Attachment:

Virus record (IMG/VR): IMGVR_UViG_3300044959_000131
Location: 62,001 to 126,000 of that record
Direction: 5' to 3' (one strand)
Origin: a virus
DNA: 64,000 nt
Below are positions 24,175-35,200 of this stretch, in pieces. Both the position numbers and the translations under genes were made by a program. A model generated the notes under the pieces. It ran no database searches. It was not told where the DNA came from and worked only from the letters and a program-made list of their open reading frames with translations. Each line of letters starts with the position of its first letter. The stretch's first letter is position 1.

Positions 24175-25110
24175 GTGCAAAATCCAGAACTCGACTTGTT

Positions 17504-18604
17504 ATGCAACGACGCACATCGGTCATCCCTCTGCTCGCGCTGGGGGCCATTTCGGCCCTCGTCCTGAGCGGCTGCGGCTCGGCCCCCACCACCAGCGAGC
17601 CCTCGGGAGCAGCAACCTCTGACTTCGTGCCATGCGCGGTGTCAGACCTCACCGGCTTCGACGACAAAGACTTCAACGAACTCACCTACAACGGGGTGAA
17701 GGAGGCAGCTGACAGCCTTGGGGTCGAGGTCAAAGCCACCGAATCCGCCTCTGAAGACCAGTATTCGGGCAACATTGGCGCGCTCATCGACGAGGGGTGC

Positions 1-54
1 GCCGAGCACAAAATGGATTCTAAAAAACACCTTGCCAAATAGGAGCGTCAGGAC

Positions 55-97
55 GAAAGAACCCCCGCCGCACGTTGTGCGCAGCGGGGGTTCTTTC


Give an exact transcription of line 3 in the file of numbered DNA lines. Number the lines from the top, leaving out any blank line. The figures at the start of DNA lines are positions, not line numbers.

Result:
Direction: 5' to 3' (one strand)